1-25 of 86 results
Chalfant, Randolph W. "Calvert Station: Its Structure and Significance." Maryland Historical Magazine 74 (March 1979): 11-22.
Meyer, Richard D. "Parkton Stone Bridge Possibly Oldest in State." History Trails 15 (Winter 1980/81): 5-6.
Olson, Sherry H. Baltimore: The Building of an American City. Revised edition. Baltimore: Johns Hopkins University Press, 1997.
Annotation / Notes: The product of a geographer, this excellent history of Baltimore focuses on its physical growth as an urban center. Special emphasis is placed on how the city, and its inhabitants, handled the changes brought about by city growth.
Smart, Jeffery K. "From Plowshare to Sword: Historical Highlights of Gunpowder Neck and Edgewood Arsenal to the End of World War I." Harford Historical Bulletin 63 (Winter 1995): 3-49.
Smart, Jeffery K. "After 100 Years." Glades Star 7 (December 1995): 660.
Annotation / Notes: Casselman Bridge.
Allen, Cathy. "Prince George's County's Aviation History." News and Notes from the Prince George's County Historical Society 27 (March 1998): [2-4].
American Society of Mechanical Engineers. Mechanical Engineers in America Born Prior to 1861. New York: American Society of Mechanical Engineers, 1980.
Annotation / Notes: Entries on James Millholland, Ross Winans, and other early mechanical engineers that practiced in Maryland.
Amrhein, Edward M. "The Brake Shoes You Can't Get at the Auto Parts Store." Live Wire 24 (April-May-June 1993): 1, 5.
Bernard, William S., and Forrest E. Meeks. "The Maryland State Police Aviation Division: Helicopters in the Public Service." Verti-flite 37 (May 1991): 10-17.
Breihan, John R., Stan Piet, and Roger S. Mason. Martin Aircraft, 1909-1960. Santa Ana, CA: Narkiewicz-Thompson, ca. 1995.
Breihan, John R., Stan Piet, and Roger S. Mason. "The Bridge That Disappears." Glades Star 7 (March 1992): 2-3.
Breihan, John R., Stan Piet, and Roger S. Mason. "Bridges over the Youghiogheny River." Glades Star 6 (September 1986): 48-51.
Brown, William H. The History of the First Locomotives in America. New York: D. Appleton, 1871.
Annotation / Notes: Includes an account and a dramatic fold-out illustration of the famous race between the Baltimore and Ohio Railroad's early locomotive, the Tom Thumb, and the horse.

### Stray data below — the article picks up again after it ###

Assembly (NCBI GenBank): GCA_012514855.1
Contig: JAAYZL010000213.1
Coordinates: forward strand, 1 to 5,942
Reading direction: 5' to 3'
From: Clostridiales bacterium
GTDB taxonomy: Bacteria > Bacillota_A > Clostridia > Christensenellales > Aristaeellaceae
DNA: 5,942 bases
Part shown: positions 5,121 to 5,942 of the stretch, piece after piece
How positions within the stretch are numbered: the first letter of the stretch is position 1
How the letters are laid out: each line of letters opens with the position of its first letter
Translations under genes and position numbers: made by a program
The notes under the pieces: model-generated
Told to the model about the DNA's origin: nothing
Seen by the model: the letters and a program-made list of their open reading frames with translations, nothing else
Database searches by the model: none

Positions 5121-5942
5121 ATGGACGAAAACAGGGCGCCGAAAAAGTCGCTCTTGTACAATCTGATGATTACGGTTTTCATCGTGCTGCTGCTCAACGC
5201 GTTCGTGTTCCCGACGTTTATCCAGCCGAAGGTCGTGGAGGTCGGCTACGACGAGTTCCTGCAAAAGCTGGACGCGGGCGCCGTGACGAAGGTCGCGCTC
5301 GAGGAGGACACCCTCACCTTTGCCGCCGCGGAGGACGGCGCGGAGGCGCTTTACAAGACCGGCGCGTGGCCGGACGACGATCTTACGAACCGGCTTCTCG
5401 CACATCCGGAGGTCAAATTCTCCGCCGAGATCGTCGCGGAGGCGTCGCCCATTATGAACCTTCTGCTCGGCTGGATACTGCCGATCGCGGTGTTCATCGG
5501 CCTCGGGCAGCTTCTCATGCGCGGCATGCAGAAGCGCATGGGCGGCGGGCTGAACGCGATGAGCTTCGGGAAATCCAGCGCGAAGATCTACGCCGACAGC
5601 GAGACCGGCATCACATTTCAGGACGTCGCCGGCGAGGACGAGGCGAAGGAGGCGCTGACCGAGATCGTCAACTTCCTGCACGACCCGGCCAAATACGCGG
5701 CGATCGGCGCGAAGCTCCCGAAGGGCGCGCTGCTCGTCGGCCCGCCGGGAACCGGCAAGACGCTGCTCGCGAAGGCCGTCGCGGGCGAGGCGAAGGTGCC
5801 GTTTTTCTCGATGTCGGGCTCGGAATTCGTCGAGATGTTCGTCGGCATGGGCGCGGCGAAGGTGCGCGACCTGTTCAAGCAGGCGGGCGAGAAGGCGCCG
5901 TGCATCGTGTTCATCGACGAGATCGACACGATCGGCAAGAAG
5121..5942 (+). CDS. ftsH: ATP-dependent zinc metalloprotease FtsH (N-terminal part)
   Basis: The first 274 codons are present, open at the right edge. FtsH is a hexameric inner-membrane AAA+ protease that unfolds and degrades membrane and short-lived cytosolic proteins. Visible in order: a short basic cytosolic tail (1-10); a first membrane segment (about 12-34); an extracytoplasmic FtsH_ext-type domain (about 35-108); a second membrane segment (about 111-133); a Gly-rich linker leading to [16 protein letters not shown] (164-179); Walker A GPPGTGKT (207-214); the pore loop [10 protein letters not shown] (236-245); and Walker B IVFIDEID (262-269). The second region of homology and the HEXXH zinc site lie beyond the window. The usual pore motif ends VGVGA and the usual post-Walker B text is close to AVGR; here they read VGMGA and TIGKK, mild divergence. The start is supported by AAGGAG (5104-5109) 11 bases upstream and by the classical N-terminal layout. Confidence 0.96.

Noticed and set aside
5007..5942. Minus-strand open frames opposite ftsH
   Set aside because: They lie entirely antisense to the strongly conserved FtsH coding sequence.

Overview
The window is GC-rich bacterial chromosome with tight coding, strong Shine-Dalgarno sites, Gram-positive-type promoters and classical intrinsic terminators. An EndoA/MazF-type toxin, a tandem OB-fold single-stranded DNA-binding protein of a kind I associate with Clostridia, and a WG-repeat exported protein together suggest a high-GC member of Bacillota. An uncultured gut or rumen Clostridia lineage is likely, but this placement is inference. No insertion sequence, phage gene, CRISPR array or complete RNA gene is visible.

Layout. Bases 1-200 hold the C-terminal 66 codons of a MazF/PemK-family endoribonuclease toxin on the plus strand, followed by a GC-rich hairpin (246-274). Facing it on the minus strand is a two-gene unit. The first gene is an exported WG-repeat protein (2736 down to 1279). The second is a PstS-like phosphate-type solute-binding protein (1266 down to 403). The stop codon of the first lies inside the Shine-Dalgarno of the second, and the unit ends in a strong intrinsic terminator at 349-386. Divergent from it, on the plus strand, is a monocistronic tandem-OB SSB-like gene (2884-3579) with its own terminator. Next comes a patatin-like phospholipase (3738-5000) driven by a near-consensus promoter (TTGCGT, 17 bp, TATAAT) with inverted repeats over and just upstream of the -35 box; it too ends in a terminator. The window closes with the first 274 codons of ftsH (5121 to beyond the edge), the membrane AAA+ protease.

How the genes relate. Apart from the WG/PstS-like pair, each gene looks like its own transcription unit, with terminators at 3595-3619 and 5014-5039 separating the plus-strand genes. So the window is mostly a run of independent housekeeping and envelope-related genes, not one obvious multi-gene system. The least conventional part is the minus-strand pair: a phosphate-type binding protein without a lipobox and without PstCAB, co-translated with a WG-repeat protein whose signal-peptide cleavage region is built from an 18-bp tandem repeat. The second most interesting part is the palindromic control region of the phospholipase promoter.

Byron, Gilbert. "The Old Chester River Bridge." Chesapeake Bay Magazine 16 (September 1986): 44-45.
Calhoun, David Hovey. The American Civil Engineer. Cambridge, MA: MIT Press, 1960.
Annotation / Notes: Discusses Benjamin Henry Latrobe as engineer and other early civil engineers in Maryland whose work on the state's turnpikes, canals, and railroads laid the foundation for the civil engineering profession in America.
Caplinger, Michael W. Bridges Over Time: A Technological Context for the Baltimore and Ohio Railroad Main Stem at Harpers Ferry, West Virginia. Morgantown, WV: West Virginia Press, 1997.
Carlson, Robert E. "British Railroads and Engineers and the Beginnings of American Railroad Development." Business History Review 34 (1960): 137-149.
Carmer, Carl. The Susquehanna. New York: Rinehart, 1955.
Annotation / Notes: One of the prestigious "Rivers of America" series, and for Marylanders a book-end volume to Frederick Gutheim's The Potomac. This is popular history at its best: powerfully-written, anecdotal--and what anecdotes! The story of Thomas Cresap is alone worth checking the book out of the library. Covers the downriver ark traffic and the attempts of steamboats to conquer the rocky and unruly Susquehanna.
Chappell, Helen. "Bridging the Bay." Chesapeake Bay Magazine 24 (June 1994): 44-49.
The Chesapeake, and Potomac Telephone Company of Maryland. The Telephone in Maryland. Baltimore: n.p., 1974.
Chevalier, Michel. Histoire et description des voies de communication aux États Unis et des travaux d'art qui en dépendent [History and Description of the Channels of Communication of the United States...]. Paris: 1841.
Annotation / Notes: A good deal of important early information on the Baltimore and Ohio Railroad is contained in two volumes, one of text and the other of maps and illustrations, by the French economist and advocate of industrial development as the key to social progress. Other railroads and canals are also given extensive treatment.
Colburn, Zerah. The Locomotive Engine: Including a Description of its Structure, Rules for Estimating its Capabilities, and Practical Observations on its Construction and Management. Philadelphia: Henry Carey Baird, 1854.
Annotation / Notes: Railroad historian John H. White, Jr. describes the author as "a leading authority on locomotive engineering and one of the most gifted technical writers of the nineteenth century," and his book as "a small but valuable manual." It includes material on the Baltimore and Ohio Railroad and its greatest early locomotive builder, Ross Winans.
Colburn, Zerah. Locomotive Engineering, and the Mechanism of Railways: a Treatise on the Principles and Construction of the Locomotive Engine, Railway Carriages, and Railway Plant. London: Glasgow, W. Collins, sons, and company, 1871.
Annotation / Notes: No-one wrote better about the steam locomotive than Colburn, who was also a founder and editor of American engineering journals. This last of his great works was published a year after his suicide.
Cole, Merle T. "89 CG/OLC: The Davidsonville Transmitter Station." Anne Arundel County History Notes 25 (January 1994): 7-8, 19.